Where I uncover a culprit in food sensitivity testing

Glass of milk and piece of broccoli
Two food stuffs tested this week

So this was an exciting week where I started to test different food stuffs to see if I had a reaction to them.

If you remember I spent the previous week on a very limited diet of just those foods that are considered not to cause sensitivities.  This was very dull but once the testing process started, even though you only get to add in two foods a day it’s amazing how much difference it made to how I felt about what I could cook for my dinner.

I was insanely excited to add broccoli back in on that first evening and not surprisingly I showed no reaction to it at all and have been eating it ever since.

Food Sensitivity Reactions

So how do I know if I’m having a reaction to a type of food or not?  Well, one of the things that I’ve had to do each day is weigh myself morning and evening (before breakfast and dinner respectively).

This was a bit of a chore and twice I forgot to do it in the evening.  However I still did enough to see a pattern; every day I gained between 0.5 and 1.5lbs and every night I lost between 1 and 1.75 lbs.

So the key thing to look out for is an increase during the day or night outside of that normal range.  On top of that there might be some other symptoms such as fatigue or headache.

So I kept on testing.  Here’s a breakdown of a couple of days to show you how it plays out:

Red pepper with my breakfast – gained 1lb 2oz during the day

Chicken with my dinner – lost 1lb 8oz over night

Tap water (yes I spent a week drinking only bottled water!) with my breakfast – gained 1lb during the day

Peppermint tea with my dinner – lost 1lb over night

The objective at this point is to introduce/test as many foods as possible.  If you discover a food that causes a reaction then you have to wait until the reaction is passed before you can test any more foods.

Finding the guilty culprit

So midway through the week I tested milk.  Dairy was on my hit list from the beginning – more from the perspective of greek yoghurt which I consume in large quantities.  However I have never liked milk.  I was the kid in school crying when they bought the bottles of milk in to be drunk.  I can’t tolerate it in porridge or smoothies and substitute water or oat milk in its place.  If I don’t it will leave me nauseous and with stomach cramps for a day. Having said that I can manage it in smaller quantities on cereal or in Yorkshire puddings.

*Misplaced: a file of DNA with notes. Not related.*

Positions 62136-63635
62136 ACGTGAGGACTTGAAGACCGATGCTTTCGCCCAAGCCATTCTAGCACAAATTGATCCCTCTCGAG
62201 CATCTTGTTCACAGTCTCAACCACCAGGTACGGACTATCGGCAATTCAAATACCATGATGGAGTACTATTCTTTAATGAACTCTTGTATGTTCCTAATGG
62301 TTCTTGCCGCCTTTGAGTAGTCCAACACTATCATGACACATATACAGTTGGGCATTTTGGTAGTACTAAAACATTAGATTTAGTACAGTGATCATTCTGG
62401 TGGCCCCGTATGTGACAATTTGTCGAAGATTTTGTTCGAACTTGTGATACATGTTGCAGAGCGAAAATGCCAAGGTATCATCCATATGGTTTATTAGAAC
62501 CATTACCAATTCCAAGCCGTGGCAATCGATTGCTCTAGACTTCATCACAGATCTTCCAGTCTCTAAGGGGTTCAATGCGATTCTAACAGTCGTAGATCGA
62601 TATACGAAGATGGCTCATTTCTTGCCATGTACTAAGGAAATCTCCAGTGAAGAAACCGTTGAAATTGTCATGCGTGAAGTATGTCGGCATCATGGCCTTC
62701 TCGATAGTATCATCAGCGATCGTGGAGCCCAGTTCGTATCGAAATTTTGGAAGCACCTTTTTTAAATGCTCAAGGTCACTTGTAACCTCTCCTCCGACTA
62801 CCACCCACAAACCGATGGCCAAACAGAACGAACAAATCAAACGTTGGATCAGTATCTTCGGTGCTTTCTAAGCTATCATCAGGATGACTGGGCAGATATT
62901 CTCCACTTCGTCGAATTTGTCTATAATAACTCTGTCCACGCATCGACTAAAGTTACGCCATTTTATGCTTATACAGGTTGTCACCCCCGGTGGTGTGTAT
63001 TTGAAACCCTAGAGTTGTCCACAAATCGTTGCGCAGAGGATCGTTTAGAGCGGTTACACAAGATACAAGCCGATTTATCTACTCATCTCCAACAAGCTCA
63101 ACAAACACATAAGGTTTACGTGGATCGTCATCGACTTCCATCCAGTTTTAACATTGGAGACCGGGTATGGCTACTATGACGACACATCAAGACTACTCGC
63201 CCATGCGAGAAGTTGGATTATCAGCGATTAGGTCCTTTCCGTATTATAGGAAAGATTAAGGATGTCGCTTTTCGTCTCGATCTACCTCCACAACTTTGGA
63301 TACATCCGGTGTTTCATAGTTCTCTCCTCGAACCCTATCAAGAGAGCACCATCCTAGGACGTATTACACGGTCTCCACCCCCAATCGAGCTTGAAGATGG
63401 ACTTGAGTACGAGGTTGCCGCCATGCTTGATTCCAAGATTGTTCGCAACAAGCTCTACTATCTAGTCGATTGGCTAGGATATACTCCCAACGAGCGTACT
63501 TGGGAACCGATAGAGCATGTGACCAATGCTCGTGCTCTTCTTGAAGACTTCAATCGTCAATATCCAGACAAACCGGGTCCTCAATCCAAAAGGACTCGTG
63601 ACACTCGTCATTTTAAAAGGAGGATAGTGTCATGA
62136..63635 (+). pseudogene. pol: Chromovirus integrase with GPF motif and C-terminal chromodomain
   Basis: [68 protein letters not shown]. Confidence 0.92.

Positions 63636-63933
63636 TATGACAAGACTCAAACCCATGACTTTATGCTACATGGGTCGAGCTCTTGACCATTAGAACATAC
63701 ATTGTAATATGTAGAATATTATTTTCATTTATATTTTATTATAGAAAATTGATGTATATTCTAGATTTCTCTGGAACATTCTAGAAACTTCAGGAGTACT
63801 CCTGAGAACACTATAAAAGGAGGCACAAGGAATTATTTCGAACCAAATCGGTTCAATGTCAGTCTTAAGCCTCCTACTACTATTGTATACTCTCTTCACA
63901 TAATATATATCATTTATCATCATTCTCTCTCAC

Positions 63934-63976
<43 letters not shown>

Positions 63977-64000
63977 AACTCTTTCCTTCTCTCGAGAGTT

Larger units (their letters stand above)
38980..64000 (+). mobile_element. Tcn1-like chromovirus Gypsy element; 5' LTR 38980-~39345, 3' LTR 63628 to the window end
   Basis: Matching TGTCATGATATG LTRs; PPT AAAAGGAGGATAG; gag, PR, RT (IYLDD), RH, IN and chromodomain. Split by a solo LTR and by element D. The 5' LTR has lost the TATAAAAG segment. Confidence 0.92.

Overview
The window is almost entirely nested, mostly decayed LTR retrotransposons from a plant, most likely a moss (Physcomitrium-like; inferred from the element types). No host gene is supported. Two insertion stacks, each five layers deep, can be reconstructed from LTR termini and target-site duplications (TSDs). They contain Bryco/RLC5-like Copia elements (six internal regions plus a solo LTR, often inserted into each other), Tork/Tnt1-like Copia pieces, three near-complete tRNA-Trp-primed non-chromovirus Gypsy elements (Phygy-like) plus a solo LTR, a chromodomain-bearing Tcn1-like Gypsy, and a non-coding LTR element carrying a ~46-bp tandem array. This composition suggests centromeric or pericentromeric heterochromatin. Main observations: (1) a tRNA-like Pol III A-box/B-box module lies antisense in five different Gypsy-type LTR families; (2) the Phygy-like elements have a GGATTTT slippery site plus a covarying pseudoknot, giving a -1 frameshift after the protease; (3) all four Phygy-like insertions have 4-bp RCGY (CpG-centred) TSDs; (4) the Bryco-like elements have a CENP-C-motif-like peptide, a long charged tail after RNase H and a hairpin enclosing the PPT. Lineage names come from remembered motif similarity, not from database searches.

I faced this test with some trepidation.  I poured a small amount into a cup and, holding my breath, knocked it back.

I thought I’d avoid the feelings of nausea with such a small amount but they kicked in within 20 minutes. By lunchtime I was feeling fuzzy headed, had stomach cramps and an upset stomach and I felt overwhelmed with tiredness.  Later in the day I noticed an acute pain in my knees as I came down the stairs and my lower back went as well – for no apparent reason.

I dragged myself through the afternoon and remembering to weigh myself was shocked to see my weight had increased by 2lbs 4ozs.  I know the book had said that there would be a weight increase (due to inflammation) but I was still surprised by this.

I didn’t feel bigger or bloated or anything that would indicate that I had gained weight. Just tired, nauseous and generally out of sorts.

The other thing I noticed was that I developed cravings to randomly eat during the afternoon.  It wasn’t hunger. It was just the desire to pick at carby foods.  If I ate biscuits and cakes I would gladly have tucked into them then.

What’s potentially really interesting about that is the fact that I get that craving feeling after I eat greek yoghurt.  I’ve always put it down to the fruit I mix into the yoghurt creating a spike in my blood sugar, but perhaps it’s the dairy element that’s to blame?

I’ll find out when I test greek yoghurt next week.

It took a couple of days for it all to settle down and then I carried on testing more foods.

So it looks like I’ll be looking to eliminate milk from my diet.  John Mansfield (the author) suggests that if you have a weight gain to a certain food that you can retest it a week or so later.  However he says that if you have a weight gain and other symptoms such as headache etc then it is almost certainly a food sensitivity for you so I am confident that this is the case for me.

I’ll wrap up there. I purposefully haven’t talked about weight loss…but I’m going to cover that one next week because that’s where it gets even more interesting.

One thought on “Where I uncover a culprit in food sensitivity testing”

  1. I have a feeling about milk, and recently talked here in Spain with a person who works in the food industry. Some time ago a man who works in a dairy factory said he would never drink milk again. This, in fact, got me under alert. What is it about milk? There is definitely something fishy. I now live in a place where there are many cows and therefore a lot of milk and what I am talking about now is simply what I have SEEN, with my own eyes. No one has TOLD me, I have seen it for myself. When, a long time ago, the truck would come every day to pick up the milk, it now comes ONCE A WEEK. It seems something is added to milk to ensure it doesn’t go bad. When we buy milk at the supermarket on the box it says “milk” but it makes absolutely no mention of any additives. I DO NOT BELIEVE THAT THIS IS TRUE BECAUSE OF WHAT I HAVE SEEN WITH MY OWN EYES. NO ONE HAS TOLD ME THIS.

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